January 22, 2021:
On Tuesday morning, I delivered a short reflection at the Interfaith Solidarity Network’s MLK Breakfast Event. It was an honor and privilege to speak, and I was glad to see a few people from Emerson online. And I wanted to share what I said, slightly adapted, with you:

Yesterday Joe Biden and Kamala Harris were sworn in as this country’s next President and Vice President. And I know that many of us are so relieved to have a new president, to not have to follow politics so closely and show up over and over to protest the latest outrage or injustice. But friends, now is not the time to get complacent—there’s too much on the line.

We cannot expect to elect Joe Biden and just hope he’ll be a great president. We need put the kind of pressure on Joe Biden that makes presidents great. If you look at our history: there would be no Lincoln if not for the abolitionists pushing him, no FDR if not for the labor movement pushing him, and no Lyndon Johnson if not for the civil rights movement pushing him.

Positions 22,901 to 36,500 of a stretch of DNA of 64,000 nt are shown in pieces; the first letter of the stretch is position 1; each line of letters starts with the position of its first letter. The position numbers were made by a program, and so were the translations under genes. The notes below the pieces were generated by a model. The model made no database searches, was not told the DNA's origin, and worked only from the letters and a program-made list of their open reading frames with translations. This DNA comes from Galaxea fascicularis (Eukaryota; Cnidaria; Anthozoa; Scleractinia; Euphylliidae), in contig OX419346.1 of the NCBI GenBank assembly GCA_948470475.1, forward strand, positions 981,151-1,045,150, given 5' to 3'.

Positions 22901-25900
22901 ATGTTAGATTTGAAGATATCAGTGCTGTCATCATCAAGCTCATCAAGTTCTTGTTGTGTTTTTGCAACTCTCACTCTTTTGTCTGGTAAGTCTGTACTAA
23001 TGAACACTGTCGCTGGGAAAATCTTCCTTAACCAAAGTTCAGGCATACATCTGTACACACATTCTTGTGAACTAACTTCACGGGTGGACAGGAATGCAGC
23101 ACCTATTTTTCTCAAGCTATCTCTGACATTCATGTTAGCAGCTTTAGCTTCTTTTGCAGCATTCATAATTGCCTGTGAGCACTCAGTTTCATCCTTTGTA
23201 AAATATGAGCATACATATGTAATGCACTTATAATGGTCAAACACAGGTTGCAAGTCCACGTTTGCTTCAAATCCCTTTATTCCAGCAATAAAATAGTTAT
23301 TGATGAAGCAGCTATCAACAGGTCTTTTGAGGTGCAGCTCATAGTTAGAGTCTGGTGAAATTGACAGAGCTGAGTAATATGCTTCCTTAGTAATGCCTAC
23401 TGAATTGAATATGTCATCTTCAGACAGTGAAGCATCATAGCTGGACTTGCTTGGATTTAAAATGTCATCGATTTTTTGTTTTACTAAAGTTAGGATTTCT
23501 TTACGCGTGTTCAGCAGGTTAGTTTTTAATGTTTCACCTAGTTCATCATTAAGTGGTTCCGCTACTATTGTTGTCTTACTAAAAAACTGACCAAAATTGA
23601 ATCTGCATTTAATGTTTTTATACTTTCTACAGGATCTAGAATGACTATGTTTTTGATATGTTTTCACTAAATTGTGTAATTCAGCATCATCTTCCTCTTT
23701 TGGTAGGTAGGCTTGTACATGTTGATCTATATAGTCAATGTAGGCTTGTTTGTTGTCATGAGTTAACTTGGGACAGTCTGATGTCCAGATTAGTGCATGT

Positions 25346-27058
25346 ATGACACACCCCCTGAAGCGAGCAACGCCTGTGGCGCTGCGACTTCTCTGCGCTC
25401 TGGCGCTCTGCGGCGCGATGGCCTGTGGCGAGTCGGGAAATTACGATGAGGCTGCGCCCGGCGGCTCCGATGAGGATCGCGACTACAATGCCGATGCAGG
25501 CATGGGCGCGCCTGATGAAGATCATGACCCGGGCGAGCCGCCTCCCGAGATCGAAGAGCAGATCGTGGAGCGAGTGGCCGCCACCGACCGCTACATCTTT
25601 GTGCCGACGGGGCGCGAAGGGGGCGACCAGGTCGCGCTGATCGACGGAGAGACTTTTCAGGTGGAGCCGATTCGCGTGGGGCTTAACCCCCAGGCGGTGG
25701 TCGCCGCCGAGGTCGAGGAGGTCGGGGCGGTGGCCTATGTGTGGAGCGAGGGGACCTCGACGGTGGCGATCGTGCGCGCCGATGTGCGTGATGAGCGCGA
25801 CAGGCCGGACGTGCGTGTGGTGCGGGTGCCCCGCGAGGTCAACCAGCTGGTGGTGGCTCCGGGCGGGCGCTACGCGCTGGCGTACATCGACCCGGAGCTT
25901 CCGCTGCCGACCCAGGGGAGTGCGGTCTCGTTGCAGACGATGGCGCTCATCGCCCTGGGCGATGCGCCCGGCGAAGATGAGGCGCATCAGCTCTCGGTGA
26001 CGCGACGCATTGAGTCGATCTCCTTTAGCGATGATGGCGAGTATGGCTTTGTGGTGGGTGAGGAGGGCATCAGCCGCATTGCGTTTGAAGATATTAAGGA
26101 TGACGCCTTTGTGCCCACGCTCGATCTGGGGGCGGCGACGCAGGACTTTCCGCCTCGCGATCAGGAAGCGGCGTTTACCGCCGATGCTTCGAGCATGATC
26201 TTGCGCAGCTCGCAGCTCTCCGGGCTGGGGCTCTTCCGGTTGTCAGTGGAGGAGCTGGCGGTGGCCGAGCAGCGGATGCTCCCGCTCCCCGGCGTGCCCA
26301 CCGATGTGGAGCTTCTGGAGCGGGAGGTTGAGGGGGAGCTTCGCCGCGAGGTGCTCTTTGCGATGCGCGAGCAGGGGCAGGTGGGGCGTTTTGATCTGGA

We face huge challenges in the coming years: the ongoing struggle for racial justice, in the face of resurgent white supremacy; the existential threat of climate change; extreme economic inequality and homelessness; voting rights; militarism; religious bigotry; xenophobia; transphobia; and, of course, this pandemic, which has been especially devastating for Black and brown folks in this country, who are contracting and dying from this virus at greater rates and being hit harder by the economic fallout.

To meet these massive challenges we need a powerful, multi-faceted movement for justice with revolutionary love at its core. And all of us have our part to play in it. So, in the words of Dr. King: “let us rededicate ourselves to the long and bitter — but beautiful — struggle for a new world.”

Because all of us are needed.

In faith,
Rev. Matthew